On a side note, this is why I think Nietsche became clinically insane in the end, apart from just the cancer doing it. He was clearly a man who couldn't pause thinking, it occupied his mind all the time and the incident with the horse was probably the incident that led them to discover the tumor, misdiagnosed as syphilis. So more or less, his breakdown was probably a result of a realization that the world didn't listen to what he had to say, that the world around him ignored his attempts to humanize a godless world and it shook him into a severe depression that was increasingly deepened by the realization of dying.

If anything would put someone in an insane state, it would be the realization of the futility of their thinking and the realization they would die before that thinking led to anything good in the world. The irony then, that his sister helped produce the nazi regime by corrupting all those thoughts he wished would help the world. As a fan of rational reasoning and intellectuals, she's in my opinion even worse than Hitler since Hitler just became a pawn of a self-indulgent ideology based on her corruption of an intellectual who wanted nothing but to bring sense to a senseless world.
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A hyperactive DMN (default mode network) is not conducive to well-being, I think, and the simple solution is to engage in activities that deactivate the DMN, such as meditation, long walks on the beach, dropping acid, or whatever. It helps to relax.

True. Our default mode is to be thinking in the sense of reverie and other types of non-philosophical thought. What I’m specifying here is philosophical thought, however.

Has what we call “philosophy” simply become another addiction? It often seems that way. And not the good kind either. Still, I think your suggestions apply equally to philosophical thought as to any thought.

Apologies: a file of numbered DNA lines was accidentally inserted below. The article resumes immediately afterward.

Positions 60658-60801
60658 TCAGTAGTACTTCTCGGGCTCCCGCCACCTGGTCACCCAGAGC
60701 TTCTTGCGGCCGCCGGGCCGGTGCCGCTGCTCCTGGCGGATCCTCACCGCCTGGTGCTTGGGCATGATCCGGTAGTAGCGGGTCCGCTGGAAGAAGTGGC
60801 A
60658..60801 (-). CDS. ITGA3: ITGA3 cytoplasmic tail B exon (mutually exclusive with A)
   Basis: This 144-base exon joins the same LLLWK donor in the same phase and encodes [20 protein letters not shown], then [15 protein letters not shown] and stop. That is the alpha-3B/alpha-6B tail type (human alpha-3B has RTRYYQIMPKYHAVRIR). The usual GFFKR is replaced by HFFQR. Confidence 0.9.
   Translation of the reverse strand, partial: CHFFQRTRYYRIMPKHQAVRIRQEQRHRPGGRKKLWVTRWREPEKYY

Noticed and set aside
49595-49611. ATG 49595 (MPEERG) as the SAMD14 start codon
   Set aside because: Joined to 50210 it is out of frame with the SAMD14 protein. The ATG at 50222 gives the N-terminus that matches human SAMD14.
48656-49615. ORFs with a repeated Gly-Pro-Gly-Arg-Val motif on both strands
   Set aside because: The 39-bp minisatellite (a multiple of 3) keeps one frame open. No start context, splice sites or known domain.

Thinking is not just a kind of doing, any more than feeling is a kind of doing.

Thinking is an activity that can (sometimes) be controlled. We’re “doing” something when we’re thinking. I mean it in this general sense. It’s not an action on par with running, but perhaps similar to speaking.
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In order to achieve better thinking, there should be less internal monologue and more internal dialogue.
:100: :fire:

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Hmm interesting... :eyes: :sparkle:
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There are worse things to be addicted to, by far. If someone can manage to live the much touted "balanced life", well, good for them. I haven't figured that one out.

However little we know about thoughts, we can't help having them. Maybe you can meditate and see your thoughts as things, or whatever else this entails. Nevertheless, thinking, for human beings, is much like breathing, if we stop doing it, we die. Cue in Descartes joke.

I think proof of all this comes from this very strange occurrence that has likely happened to all of us a few times at least. You are doing nothing in particular, maybe washing dishes or swimming, and BAM all of a sudden you gain an insight, seemingly out of nowhere. All the while you had the impression you were only doing an activity unrelated to thinking.

I rather someone addicted to thought harming no-one, than someone addicted to action without measuring consequences. Though there are all these options between these two extremes.